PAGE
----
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Shadows of the Indian: Stereotypes in American Culture
     

Shadows of the Indian: Stereotypes in American Culture

by Raymond William Stedman, Rennard Strickland (Foreword by), John Alcorn (Illustrator)
 

The Indian of popular culture has never existed anywhere—except in imagination. Yet these illusory Indians are so authentic to most Americans that no alternate images are acceptable. Even in recent decades, when increased awareness of the sensitivities of minority groups has become more prevalent, American Indians are seen as almost mythic figures.

Raymond

Overview

The Indian of popular culture has never existed anywhere—except in imagination. Yet these illusory Indians are so authentic to most Americans that no alternate images are acceptable. Even in recent decades, when increased awareness of the sensitivities of minority groups has become more prevalent, American Indians are seen as almost mythic figures.

Raymond William Stedman examines images of American Indians from the first contact with whites, who viewed them as a “curiosity,” through incarnations including the Noble Savage and, to the Puritans, an almost Satanic presence lurking in the woods. Since the time of Pocahontas, the “Indian maiden” has been idealized  as lovely, compassionate—and ready to sacrifice her feelings.

The stereotype of the “savage Indian” with a raised hatchet or flaming arrow was never forgotten. But  the commercially minded soon realized that Indian images could sell merchandise. American medicine shows featured feathered “chiefs,” there in person to do the selling. And Indian images are still used to hawk products and sports teams today.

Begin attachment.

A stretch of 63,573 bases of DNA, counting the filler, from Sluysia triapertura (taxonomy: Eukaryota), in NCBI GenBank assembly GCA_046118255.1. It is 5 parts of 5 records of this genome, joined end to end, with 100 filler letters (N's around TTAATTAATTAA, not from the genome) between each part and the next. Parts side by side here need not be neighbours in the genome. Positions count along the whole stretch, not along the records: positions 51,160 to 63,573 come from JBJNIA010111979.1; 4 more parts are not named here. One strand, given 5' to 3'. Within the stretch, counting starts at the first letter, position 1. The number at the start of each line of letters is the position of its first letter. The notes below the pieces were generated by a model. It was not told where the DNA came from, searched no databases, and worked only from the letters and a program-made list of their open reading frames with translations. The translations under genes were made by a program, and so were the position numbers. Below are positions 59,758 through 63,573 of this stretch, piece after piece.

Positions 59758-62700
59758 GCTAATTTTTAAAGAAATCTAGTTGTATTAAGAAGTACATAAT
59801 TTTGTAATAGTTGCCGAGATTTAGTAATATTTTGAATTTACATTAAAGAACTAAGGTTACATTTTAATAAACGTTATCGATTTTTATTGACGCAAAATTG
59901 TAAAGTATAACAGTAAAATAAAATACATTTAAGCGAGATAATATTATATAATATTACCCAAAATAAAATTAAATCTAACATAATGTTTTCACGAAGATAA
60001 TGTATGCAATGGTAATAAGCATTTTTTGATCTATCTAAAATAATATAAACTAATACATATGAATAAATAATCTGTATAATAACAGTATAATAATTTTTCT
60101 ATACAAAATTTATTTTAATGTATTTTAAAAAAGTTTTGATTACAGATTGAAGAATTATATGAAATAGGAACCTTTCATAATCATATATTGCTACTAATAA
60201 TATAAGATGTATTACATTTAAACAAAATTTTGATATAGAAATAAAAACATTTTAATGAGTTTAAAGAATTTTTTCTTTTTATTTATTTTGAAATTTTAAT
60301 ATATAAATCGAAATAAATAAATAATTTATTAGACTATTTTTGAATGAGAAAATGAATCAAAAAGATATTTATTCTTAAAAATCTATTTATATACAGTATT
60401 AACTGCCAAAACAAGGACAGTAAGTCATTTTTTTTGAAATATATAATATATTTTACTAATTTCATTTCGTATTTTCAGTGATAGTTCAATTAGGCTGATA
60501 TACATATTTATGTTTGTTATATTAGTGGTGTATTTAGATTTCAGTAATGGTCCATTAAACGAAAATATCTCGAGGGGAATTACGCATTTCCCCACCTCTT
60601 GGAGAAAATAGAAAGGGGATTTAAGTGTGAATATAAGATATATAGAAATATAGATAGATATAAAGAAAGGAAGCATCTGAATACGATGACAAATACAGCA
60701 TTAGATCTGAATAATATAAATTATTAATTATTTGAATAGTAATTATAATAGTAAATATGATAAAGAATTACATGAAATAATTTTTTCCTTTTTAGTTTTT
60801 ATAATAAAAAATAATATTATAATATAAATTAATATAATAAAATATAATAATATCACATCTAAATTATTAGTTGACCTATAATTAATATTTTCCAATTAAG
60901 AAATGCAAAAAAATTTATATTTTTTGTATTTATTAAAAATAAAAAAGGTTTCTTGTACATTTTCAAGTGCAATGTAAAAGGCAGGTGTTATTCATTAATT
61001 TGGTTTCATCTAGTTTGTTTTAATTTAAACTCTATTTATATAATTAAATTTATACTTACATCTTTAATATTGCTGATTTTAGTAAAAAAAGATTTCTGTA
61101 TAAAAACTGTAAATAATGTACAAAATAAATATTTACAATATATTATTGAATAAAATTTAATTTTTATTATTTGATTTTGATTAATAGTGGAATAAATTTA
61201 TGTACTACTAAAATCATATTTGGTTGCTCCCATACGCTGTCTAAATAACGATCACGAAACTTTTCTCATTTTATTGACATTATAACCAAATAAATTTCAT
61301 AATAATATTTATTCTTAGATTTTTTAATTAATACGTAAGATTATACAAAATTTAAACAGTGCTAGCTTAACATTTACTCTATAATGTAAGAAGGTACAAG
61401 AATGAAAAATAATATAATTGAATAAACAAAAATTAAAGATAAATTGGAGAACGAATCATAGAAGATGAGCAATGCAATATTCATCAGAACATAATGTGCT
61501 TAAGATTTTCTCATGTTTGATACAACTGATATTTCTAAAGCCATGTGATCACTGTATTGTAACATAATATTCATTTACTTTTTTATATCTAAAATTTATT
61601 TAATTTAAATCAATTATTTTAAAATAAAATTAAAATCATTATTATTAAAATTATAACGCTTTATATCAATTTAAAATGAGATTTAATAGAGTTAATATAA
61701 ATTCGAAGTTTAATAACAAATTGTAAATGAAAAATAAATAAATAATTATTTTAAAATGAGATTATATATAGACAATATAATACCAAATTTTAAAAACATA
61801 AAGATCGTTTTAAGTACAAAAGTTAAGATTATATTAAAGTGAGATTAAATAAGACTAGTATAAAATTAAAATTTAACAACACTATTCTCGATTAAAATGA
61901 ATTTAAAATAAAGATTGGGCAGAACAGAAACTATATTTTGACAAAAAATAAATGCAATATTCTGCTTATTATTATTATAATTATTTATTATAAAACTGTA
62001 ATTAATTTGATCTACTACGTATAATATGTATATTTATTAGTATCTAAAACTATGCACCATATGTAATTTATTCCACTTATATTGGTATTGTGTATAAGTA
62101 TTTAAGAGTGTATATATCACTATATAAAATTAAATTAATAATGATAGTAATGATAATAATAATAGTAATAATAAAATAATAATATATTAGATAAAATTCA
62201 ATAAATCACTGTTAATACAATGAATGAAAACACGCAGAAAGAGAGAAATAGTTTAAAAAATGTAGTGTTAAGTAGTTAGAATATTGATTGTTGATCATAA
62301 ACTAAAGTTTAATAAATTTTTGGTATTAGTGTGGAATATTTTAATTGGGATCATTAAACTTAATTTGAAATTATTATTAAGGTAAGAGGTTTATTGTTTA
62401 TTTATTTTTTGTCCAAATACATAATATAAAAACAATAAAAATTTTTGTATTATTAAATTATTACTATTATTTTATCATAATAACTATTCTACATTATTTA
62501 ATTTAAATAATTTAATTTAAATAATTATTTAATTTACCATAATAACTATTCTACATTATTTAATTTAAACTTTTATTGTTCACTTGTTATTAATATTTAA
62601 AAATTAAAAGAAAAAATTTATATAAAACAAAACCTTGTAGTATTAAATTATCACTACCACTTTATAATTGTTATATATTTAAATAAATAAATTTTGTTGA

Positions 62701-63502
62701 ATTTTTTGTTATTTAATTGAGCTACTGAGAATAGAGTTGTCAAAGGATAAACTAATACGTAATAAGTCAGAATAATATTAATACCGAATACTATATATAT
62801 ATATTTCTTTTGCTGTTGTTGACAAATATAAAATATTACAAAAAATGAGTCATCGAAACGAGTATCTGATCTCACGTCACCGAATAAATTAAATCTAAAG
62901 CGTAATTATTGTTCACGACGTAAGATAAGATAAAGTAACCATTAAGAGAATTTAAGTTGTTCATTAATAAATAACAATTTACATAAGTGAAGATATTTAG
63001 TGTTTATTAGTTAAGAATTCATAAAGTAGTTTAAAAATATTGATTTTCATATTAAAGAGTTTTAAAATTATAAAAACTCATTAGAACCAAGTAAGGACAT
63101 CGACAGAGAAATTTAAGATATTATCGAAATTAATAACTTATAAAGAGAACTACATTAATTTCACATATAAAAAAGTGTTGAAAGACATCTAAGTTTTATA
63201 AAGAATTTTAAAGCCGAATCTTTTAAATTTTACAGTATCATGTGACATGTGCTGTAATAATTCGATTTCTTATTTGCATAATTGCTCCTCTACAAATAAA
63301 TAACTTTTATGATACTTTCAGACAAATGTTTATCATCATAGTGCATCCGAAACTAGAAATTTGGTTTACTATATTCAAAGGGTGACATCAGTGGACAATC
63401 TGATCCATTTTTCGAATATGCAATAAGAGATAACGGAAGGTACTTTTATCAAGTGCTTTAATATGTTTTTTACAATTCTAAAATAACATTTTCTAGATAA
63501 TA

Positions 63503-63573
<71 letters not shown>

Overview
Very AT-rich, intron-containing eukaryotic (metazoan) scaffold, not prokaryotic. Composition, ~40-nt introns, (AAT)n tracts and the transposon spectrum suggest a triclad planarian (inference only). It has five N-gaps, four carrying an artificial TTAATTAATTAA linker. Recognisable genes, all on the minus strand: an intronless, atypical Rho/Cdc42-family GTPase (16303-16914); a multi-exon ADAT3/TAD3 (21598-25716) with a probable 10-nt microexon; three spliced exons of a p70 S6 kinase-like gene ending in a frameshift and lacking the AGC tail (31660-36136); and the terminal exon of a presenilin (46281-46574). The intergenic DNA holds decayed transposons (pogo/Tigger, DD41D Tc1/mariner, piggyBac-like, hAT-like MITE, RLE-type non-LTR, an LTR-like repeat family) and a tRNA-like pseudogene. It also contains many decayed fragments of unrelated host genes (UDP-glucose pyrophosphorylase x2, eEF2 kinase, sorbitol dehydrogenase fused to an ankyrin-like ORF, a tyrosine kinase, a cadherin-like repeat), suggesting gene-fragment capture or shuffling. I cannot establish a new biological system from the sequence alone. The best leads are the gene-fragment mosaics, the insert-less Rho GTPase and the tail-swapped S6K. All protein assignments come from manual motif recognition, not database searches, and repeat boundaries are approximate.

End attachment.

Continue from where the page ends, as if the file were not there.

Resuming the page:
Drawing on literature, art, and popular culture, Stedman isolates counterfeit images of American Indians.  He contends that American culture rarely portrays Indians as they really are, presenting them instead as distorted, false shadows.

Editorial Reviews

From the Publisher

“This study of racial and cultural stereotyping of the Indian in American culture is recounted with both wit and irony and makes delightful reading.”—Robert E. Bieder, Indiana Magazine of History

“Strong, irreverent, capricious, useful and fun.”—True West

Product Details

ISBN-13:
9780806119632
Publisher:
University of Oklahoma Press
Publication date:
03/28/1986
Edition description:
Reprinted
Pages:
302
Product dimensions:
7.00(w) x 10.00(h) x (d)

Meet the Author


Raymond William Stedman was Professor of English and Communication, Bucks County Community College, Newton, Pennsylvania, and author of The Serials: Suspense and Drama by Installment.

A legal historian of Osage and Cherokee heritage, Rennard Strickland is considered a pioneer in introducing Indian law into university curriculum. He has written and edited more than 35 books and is frequently cited by courts and scholars for his work as revision editor in chief of the Handbook of Federal Indian Law. Strickland has been involved in the resolution of a number of significant Indian cases. He was the founding director of the Center for the Study of American Indian Law and Policy at the University of Oklahoma. He is the first person to have served both as president of the Association of American Law Schools and as chair of the Law School Admissions Council. He is also the only person to have received both the Society of American Law Teachers (SALT) Award and the American Bar Association's Spirit of Excellence Award. Strickland was the dean of the law school from 1997 to 2002.

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